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Coronavirus seen to weigh on Asia’s growth in 1st half

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THE NOVEL CORONAVIRUS (2019-nCoV) outbreak is seen to weigh on Asia’s economic growth in the first half of 2020, Fitch Solutions Macro Research said on Wednesday.

The research arm of the Fitch Solutions Group said the Philippines, along with Cambodia and Thailand, are expected to be the most affected as China banned outbound travel of its citizens.

“We at Fitch Solutions see significant downside risks to Asia’s growth outlook, particularly in the first quarter, due to the Severe Acute Respiratory Syndrome (SARS)-like novel coronavirus (2019-nCoV) outbreak in China,” Fitch Solutions said in an analysis of the downside scenarios of the coronavirus on Asian growth.

The death toll from the virus reached 490 in mainland China, as of Tuesday, Reuters reported. The total accumulated number of confirmed infections has reached nearly 25,000, mostly in mainland China.

“Notably, while the WHO (World Health Organization) has established that the coronavirus is more infectious than the 2003 SARS virus, it is currently proving to be less deadly. Nevertheless, over the coming months we believe that the coronavirus epidemic will weigh on Asia’s growth at least in the first half of 2020,” Fitch Solutions said.

If the China’s economy will expand at a slower pace of 5.4% in the first half, Fitch Solutions said the overall expansion of Asia could slow down to 4% this year from 4.3% last year, while the emerging Asia may grow by 5.4% this year, slower than last year’s 5.7% print.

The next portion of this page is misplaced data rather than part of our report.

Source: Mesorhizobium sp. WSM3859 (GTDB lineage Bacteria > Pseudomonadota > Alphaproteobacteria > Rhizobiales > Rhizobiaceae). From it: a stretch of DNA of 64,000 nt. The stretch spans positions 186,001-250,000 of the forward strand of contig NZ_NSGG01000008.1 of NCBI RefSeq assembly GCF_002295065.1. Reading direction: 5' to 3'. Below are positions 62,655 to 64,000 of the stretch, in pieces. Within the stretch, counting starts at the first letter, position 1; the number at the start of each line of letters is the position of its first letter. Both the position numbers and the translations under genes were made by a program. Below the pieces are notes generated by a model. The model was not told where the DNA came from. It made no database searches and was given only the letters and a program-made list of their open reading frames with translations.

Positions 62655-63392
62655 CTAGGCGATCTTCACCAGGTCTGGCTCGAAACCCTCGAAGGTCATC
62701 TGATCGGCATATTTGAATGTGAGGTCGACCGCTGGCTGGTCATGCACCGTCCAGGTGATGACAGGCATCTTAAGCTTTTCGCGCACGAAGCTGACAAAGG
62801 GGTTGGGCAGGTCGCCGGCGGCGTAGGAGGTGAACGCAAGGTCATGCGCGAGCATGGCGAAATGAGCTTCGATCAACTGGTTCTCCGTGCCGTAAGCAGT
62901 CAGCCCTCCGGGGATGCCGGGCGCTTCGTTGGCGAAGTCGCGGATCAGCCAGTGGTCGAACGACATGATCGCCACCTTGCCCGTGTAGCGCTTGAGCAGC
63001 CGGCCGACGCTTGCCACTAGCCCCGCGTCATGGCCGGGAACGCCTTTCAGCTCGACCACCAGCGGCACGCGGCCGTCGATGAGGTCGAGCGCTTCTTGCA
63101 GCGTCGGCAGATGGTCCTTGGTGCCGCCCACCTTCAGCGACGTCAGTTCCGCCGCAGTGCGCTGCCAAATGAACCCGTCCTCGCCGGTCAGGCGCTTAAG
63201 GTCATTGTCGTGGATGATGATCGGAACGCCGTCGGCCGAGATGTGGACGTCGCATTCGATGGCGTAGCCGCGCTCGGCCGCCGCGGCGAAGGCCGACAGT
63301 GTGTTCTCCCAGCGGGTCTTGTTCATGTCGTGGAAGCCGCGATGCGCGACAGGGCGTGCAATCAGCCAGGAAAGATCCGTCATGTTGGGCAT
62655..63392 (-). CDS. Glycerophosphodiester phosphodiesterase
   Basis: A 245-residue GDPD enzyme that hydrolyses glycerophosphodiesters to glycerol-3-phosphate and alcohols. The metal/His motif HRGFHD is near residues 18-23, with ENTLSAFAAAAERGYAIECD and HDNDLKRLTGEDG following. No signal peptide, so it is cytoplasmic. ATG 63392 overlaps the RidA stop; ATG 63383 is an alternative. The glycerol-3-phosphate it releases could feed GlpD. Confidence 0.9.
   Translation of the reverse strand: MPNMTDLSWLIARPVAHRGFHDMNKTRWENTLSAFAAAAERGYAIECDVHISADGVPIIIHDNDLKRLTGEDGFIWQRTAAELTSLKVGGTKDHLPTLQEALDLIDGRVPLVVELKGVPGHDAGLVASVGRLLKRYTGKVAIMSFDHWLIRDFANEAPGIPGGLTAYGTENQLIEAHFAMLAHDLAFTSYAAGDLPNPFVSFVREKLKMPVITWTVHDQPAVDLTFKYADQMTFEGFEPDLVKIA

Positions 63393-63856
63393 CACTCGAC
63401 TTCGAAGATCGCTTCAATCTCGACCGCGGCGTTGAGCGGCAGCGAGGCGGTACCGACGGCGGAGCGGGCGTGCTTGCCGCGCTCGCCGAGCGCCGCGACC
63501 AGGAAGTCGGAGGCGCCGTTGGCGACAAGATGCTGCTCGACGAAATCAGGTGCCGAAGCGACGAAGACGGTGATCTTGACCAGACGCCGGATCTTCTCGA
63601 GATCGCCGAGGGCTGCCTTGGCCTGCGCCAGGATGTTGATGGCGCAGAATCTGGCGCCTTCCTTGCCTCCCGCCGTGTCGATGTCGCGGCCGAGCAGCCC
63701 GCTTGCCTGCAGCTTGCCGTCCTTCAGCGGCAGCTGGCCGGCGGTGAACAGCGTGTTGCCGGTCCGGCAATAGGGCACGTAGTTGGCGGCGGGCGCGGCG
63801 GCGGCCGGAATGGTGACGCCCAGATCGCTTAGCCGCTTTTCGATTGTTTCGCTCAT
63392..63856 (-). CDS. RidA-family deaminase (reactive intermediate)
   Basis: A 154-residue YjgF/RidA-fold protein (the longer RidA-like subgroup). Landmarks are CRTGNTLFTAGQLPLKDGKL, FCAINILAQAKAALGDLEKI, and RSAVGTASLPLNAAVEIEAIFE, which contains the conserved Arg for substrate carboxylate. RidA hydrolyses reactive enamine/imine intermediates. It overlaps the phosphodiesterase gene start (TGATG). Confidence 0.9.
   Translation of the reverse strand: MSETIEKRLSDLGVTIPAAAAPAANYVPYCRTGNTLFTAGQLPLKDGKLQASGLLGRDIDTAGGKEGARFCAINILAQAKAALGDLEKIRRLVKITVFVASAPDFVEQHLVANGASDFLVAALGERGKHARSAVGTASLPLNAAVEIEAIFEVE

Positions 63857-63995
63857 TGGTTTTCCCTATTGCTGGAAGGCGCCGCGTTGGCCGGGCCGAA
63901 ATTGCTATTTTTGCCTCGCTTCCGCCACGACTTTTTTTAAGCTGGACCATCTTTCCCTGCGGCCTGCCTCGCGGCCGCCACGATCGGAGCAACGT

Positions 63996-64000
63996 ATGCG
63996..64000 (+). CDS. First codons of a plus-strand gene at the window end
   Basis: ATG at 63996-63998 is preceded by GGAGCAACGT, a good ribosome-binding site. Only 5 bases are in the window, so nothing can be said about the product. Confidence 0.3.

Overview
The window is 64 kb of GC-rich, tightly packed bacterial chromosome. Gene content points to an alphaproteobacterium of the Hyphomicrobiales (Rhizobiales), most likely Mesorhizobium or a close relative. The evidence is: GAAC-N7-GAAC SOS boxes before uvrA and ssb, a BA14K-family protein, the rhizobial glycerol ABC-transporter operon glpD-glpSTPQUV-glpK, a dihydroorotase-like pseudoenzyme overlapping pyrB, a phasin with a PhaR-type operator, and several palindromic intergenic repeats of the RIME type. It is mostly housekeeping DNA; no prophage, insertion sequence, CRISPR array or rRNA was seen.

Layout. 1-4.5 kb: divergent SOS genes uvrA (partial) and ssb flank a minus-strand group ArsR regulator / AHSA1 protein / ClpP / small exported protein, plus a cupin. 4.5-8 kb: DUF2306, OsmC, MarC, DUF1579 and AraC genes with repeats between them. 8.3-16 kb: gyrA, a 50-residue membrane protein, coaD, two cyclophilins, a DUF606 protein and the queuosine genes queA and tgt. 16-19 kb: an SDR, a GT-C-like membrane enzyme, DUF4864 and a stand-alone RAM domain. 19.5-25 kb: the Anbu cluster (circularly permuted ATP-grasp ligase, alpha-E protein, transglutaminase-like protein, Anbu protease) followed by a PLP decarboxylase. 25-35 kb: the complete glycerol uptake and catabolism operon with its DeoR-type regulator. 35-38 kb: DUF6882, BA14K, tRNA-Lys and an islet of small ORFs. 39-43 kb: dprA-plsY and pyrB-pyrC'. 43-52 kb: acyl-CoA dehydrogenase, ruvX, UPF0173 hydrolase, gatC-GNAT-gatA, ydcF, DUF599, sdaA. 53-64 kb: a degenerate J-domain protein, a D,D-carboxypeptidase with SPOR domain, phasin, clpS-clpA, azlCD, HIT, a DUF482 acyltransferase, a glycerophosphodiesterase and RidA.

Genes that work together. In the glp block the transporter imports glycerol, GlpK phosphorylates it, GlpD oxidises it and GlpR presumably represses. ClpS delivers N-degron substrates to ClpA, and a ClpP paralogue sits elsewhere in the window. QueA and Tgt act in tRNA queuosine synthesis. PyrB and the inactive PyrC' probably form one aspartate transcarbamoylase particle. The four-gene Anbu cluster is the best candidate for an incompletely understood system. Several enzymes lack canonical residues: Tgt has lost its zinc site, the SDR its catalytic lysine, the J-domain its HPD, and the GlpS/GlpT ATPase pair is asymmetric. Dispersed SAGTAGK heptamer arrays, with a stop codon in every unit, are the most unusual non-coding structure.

It noted that “disruption in China will dampen regional growth” as China accounts for 70% of emerging Asia’s economic expansion, nearly 80% of Asia-wide travels within the region, and receives 40% of total exports of goods in Asia.

At the same time, Fitch Solutions said the stoppage of outbound travel from China is seen hurting Southeast Asian countries’ tourism sector, particularly Cambodia and Thailand. Chinese tourists made up 27.6% of the 39.7 million tourists to Thailand last year, according to the World Travel & Tourism Council.

“The Chinese government’s strict containment response will likely have a prolonged negative impact on domestic demand and output by businesses, which will spill over into trade momentum,” it said.

Fitch Solutions also flagged the rising risks of a prolonged pandemic spreading across Asia, saying countries with poor health care systems will be most affected.

“Many countries could be vulnerable to disruptive work stoppages and a loss of productivity, as many of them are ill-equipped to address the spread of the virus domestically. We particularly highlight risks to countries that have limited fiscal space with high levels of government debt-to-GDP ratio and less developed health care systems,” it said. — Beatrice M. Laforga









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